How would you apply the statement "Family integration is important to raise children soundly" to Langston Hughes' "Thank you Ma'm"?
After reading Langston Hughes’ short story “Thank You, M’am,” the statement, “Family integration is important to raise children soundly,” is validated.
It is eleven o’clock at night, in the middle of the city, when Roger, an unkempt, young man resorts to thievery in order to get money for a pair of shoes. The victim of his failed robbery attempt is Mrs. Louella Bates Jones Washington, a proud, astute woman on her way home from work. When she has him in her grip she asks him if there is anyone home to remind him to wash his face. He replies there is not. She tells him that if he were her son, she would at least make him wash his face.
After she drags him back to her rooming house, she directs him to wash up, while leaving her purse on the bed where he could reach it and run. The two have a heart to heart talk in which Mrs. Jones reveals some of her past to him, but does not embarrass him by asking questions about his home and family life.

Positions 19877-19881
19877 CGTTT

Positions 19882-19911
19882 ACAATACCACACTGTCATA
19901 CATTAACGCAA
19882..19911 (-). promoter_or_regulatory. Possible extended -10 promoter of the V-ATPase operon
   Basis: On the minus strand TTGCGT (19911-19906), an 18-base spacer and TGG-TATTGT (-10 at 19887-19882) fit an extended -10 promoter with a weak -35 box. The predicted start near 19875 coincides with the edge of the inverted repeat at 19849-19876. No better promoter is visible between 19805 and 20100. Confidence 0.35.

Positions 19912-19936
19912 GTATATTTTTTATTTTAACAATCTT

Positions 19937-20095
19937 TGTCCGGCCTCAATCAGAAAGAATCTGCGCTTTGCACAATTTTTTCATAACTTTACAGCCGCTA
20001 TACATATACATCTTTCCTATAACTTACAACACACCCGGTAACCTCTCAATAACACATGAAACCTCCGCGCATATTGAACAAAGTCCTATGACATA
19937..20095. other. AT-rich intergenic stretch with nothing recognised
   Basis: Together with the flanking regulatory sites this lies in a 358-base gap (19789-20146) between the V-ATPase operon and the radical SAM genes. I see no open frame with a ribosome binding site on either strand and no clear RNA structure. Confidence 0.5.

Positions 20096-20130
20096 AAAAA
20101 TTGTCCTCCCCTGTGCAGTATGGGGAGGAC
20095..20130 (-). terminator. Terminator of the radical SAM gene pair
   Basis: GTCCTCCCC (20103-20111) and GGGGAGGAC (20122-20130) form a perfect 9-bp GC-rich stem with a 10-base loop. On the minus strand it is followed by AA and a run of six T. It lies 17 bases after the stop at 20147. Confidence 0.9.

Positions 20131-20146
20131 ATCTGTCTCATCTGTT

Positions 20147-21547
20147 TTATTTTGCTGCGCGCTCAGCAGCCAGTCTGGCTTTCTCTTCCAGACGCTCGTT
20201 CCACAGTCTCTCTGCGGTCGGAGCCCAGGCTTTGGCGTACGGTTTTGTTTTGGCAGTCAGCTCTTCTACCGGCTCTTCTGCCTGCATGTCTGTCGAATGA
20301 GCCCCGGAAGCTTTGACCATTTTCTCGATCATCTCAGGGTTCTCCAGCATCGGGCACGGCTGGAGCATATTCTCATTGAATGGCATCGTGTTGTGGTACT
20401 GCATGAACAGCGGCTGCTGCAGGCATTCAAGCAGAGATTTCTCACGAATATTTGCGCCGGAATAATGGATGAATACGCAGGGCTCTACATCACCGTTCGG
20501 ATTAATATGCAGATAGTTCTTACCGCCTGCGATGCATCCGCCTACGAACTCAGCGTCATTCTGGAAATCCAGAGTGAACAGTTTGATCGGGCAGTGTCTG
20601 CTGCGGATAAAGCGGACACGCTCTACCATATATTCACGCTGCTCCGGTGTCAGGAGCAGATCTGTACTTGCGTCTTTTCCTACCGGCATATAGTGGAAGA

In spite of her past transgressions, Mrs. Jones managed to become self-sufficient. She describes her job to Roger, and displays her pride. In the short time they spend together, Mrs. Jones guides Roger to see the importance of being trustworthy. For one night she acts as a surrogate mother to him.
Children are more likely to have trusting relationships with caregivers who are consistent and nurturing, which leads to a number of positive developmental outcomes.
After spending just that one quality evening with Mrs. Jones, Roger changes from a young man on the prowl, to a young man who wants to be trusted, and who was able to show gratitude.
But the boy took care to sit on the far side of the room where he thought she could easily see him out of the corner of her eye, if she wanted to. He did not trust the woman not to trust him. And he did not want to be mistrusted now.